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Boating NZ - - The Catch -

nfor­tu­nately, while I would hope most fish­ers obey the law and re­lease un­der­sized fish, from my ex­pe­ri­ence many of them re­lease fish in such poor con­di­tion they are un­likely to sur­vive. These fish are wasted – lost to the sys­tem.

Out of ig­no­rance, or some­times pure frus­tra­tion, un­der­sized fish – and non-tar­get species too – are of­ten roughly han­dled, or kept out of the wa­ter for too long. Many don’t sur­vive the ex­pe­ri­ence, dy­ing im­me­di­ately or hours, days and weeks later.

The prob­lem is worse when fish­ing in deeper wa­ter, and not only for un­der­sized fish. I’ve writ­ten about this be­fore, but it’s be­com­ing in­creas­ingly clear that snap­per (and many other species) pulled to the sur­face from deep wa­ter suf­fer the ill ef­fects of de­com­pres­sion.

The as­so­ci­ated phys­i­o­log­i­cal dam­age, called baro­trauma, in­cludes dis­tended swim blad­ders that can push the stom­ach out through the mouth, rup­tured swim blad­ders and dam­age to the fish’s in­ter­nal or­gans. In se­vere cases, the eyes bulge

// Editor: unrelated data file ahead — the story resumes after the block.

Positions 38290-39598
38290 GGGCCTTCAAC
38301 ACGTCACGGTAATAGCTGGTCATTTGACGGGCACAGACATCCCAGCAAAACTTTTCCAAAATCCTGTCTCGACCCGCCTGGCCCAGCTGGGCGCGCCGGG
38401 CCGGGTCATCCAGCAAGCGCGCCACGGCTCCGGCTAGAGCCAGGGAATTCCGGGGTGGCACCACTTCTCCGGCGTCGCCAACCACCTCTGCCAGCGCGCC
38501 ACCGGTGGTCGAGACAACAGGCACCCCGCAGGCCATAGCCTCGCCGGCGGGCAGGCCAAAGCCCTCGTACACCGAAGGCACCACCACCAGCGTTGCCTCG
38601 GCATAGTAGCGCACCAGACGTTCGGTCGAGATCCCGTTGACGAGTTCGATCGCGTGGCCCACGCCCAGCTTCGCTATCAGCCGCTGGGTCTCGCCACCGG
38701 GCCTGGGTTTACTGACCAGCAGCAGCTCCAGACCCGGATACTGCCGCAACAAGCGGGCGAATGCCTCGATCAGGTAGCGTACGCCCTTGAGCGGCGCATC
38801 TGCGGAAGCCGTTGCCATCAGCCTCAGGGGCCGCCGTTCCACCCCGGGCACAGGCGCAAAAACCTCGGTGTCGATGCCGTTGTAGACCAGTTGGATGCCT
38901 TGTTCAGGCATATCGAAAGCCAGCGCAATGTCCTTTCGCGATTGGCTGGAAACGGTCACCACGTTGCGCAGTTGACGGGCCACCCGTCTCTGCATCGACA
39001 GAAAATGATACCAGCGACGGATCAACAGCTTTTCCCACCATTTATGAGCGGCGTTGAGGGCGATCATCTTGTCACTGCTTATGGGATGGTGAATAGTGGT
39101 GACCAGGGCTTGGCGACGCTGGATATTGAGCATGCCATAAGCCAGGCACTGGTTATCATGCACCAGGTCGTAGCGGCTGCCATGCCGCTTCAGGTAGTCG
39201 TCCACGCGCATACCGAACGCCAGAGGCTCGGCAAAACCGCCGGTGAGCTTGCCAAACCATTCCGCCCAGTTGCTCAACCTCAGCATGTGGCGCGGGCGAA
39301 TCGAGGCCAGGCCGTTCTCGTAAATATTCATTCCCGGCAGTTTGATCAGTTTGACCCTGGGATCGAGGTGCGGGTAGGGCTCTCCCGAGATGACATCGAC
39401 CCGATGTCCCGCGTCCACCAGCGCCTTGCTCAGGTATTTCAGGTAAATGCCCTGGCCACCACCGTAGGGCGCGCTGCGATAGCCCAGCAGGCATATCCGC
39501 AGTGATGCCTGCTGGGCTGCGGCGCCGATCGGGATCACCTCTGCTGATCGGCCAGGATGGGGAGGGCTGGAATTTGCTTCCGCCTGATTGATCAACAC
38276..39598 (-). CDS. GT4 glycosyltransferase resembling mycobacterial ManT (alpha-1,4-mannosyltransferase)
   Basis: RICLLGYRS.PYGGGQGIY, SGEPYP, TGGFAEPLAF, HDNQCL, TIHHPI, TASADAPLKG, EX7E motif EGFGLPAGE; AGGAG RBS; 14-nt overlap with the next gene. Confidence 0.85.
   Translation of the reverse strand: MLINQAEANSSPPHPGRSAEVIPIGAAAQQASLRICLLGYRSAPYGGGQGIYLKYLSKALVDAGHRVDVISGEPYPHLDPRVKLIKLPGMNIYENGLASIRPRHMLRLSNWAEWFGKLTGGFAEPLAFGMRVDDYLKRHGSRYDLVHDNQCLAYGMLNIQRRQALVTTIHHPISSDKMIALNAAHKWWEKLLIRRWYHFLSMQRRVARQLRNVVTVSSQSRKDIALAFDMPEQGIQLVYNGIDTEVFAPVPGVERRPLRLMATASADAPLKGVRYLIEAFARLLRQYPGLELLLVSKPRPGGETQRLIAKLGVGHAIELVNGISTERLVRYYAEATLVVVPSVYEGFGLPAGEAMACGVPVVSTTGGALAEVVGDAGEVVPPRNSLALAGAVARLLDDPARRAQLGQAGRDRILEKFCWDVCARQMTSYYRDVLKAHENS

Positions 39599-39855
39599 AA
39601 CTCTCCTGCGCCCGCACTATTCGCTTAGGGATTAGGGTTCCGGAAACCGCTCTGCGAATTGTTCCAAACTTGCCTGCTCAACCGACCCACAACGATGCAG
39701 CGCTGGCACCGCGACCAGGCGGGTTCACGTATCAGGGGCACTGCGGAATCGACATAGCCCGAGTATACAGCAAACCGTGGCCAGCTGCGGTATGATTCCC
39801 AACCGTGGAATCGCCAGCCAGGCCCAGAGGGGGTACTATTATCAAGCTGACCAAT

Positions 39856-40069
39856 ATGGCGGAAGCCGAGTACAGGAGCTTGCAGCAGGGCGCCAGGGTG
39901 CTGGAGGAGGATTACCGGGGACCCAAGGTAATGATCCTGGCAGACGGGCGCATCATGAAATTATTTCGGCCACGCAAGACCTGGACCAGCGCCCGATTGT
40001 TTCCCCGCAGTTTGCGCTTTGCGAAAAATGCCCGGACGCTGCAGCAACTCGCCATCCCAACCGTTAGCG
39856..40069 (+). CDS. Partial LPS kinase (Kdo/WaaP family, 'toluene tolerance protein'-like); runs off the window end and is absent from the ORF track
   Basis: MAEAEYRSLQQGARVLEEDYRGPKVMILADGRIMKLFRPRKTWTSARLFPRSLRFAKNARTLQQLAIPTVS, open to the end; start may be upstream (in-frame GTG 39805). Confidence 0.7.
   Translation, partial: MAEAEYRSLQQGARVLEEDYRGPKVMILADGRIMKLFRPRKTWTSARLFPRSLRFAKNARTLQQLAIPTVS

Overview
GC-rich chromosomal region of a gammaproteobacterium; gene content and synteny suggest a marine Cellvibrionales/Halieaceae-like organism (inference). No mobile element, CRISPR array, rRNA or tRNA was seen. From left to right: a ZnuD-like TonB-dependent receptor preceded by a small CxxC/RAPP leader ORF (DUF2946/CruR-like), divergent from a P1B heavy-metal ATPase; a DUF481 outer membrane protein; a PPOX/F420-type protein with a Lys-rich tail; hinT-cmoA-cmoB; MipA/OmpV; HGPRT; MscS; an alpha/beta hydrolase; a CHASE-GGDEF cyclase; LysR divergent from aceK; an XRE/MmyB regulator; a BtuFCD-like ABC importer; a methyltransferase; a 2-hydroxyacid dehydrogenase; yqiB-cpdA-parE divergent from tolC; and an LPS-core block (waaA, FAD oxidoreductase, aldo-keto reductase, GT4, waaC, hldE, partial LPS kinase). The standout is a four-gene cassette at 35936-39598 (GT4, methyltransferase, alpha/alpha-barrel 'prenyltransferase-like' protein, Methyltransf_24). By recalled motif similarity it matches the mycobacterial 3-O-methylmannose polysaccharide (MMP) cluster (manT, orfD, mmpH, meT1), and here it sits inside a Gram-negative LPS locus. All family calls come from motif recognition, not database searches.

air-freighted to Ja­pan. The ma­jor­ity of those fish taken from deeper than 20 me­tres, most of which had been vented us­ing a hy­po­der­mic nee­dle, died in the tanks, he said.

How­ever, there is ev­i­dence from sev­eral sci­en­tific stud­ies, in­clud­ing work in Aus­tralia ex­am­in­ing snap­per, that fish sur­vive baro­trauma af­ter vent­ing. Ac­cord­ing to var­i­ous stud­ies, the most im­por­tant thing seems to be to get fish back into the wa­ter fast and down to a depth of at least 10 me­tres, some­thing my com­mer­cial fisher with his hold­ing tanks was not able to do. See panel pre­vi­ous page.

When­ever catches of un­der­sized fish be­comes a prob­lem and/or catch and re­lease is not fea­si­ble, or at least not eth­i­cal be­cause fish are go­ing to die any­way, an­glers should take ac­tion. Stop fish­ing im­me­di­ately or move some­where else, prefer­ably to shal­lower wa­ter.

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